What decades have you found the most challenging or the most exciting?
The earlier decades are harder because there’s less that’s available to you. I really think about what I want the decade to be about and then I go on a hunt for songs. That’s what the project is about: looking for a radical spirit throughout our history. People say, “You can’t be too hard on Stephen Foster for writing minstrel songs because he was a product of his time.” But I say, there were other people who were a product of his time—Sojourner Truth, the Grimké sisters, Harriet Tubman and of course Walt Whitman—who were way more radical and amazing than Stephen Foster, and none of them were writing minstrel songs.
I thought about that when I saw Hamilton on Broadway, because what you do also involves inserting neglected communities, especially queer ones, into the narratives we’ve inherited.
Right. But I think the difference is that Hamilton is obviously using metaphor as its driving force and I don’t think I am using metaphor as much. What I think I’m actually saying is: There were queers back then! Whether or not the actual [story I’m telling] is real, the circumstance of two men fucking in the 1830s is real, right? [Laugh] Just because they hadn’t coined the term homosexual, doesn’t mean there weren’t queers. So let’s go looking for them!
On a panel we were on together once, you said that you were surprised to find yourself in the role of the antagonist in that discussion. How much of that role do you embrace?
I am working in the tradition of the fool, in the sense that I’m the person in the court who hopefully is looking for whatever the power structure is in the room, whether it be a king or the cool kid on the block. I’m looking for the power structure and trying to call it out for what it is. Even if it’s my power over the room! I tend to think of the fool as outside protagonist and antagonist. That’s what makes it exciting to me. I’m not really the hero and I’m not really the demon, but I’m a little bit of both. Really the audience is the hero in this piece and they are the demon in this piece, and history is the hero and the demon. I’m kind of a facilitator.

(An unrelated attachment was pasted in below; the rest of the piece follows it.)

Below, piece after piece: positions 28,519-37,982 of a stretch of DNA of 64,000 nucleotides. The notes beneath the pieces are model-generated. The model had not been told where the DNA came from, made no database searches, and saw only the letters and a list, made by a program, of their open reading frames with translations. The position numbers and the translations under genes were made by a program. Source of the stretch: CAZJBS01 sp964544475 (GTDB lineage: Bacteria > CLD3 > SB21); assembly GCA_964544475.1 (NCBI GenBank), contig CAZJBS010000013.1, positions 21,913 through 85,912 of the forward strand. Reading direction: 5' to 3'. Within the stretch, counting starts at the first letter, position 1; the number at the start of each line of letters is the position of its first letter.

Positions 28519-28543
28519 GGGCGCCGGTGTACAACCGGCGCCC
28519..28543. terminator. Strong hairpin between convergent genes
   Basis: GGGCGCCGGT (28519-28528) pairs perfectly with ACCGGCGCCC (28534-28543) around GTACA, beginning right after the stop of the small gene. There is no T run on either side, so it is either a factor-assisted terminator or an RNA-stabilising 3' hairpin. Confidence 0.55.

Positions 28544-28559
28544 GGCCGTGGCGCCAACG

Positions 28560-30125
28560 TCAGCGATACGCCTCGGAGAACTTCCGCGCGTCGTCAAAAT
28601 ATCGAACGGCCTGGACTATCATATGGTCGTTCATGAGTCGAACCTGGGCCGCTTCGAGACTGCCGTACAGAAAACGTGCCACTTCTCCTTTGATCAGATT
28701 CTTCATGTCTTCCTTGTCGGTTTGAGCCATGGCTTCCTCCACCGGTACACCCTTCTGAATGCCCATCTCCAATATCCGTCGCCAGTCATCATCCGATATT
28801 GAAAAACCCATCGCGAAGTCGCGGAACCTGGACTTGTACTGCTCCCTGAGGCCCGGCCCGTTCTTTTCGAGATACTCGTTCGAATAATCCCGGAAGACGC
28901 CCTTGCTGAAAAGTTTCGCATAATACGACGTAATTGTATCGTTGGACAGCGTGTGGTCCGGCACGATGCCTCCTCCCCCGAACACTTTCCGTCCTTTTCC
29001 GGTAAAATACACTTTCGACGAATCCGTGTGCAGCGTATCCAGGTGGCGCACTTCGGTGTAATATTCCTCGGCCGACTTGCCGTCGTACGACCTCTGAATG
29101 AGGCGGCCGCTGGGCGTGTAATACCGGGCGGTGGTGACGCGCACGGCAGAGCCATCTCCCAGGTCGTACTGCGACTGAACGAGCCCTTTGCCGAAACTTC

One of your mottos has been, “Perfection is for assholes.” How much imperfection should audiences expect?
I’d say 80% of the show is something I’ve made decisions about and we’ve rehearsed over five years, and then 20% is, “What’s gonna happen?” There’s an element of chaos that we hope to balance out with really good craft and technique. Yeah, I’m gonna forget lyrics—in the 246 songs, something’s gonna get forgotten—but I’m not singing with a monitor or a script up there. I’m making a 24-hour show that I’m performing, and part of the art of it is that we are falling apart together. If we polish it to a degree that we’re not allowed to fall apart, then we’re really not doing the art we’re setting out to make. But we want it to be not just, like, a mess, you know? [Laughs] And it never has been.
Taylor Mac’s A 24-Decade History of Popular Music (1776-2016) plays at St. Ann’s Warehouse from September 15 through October 8.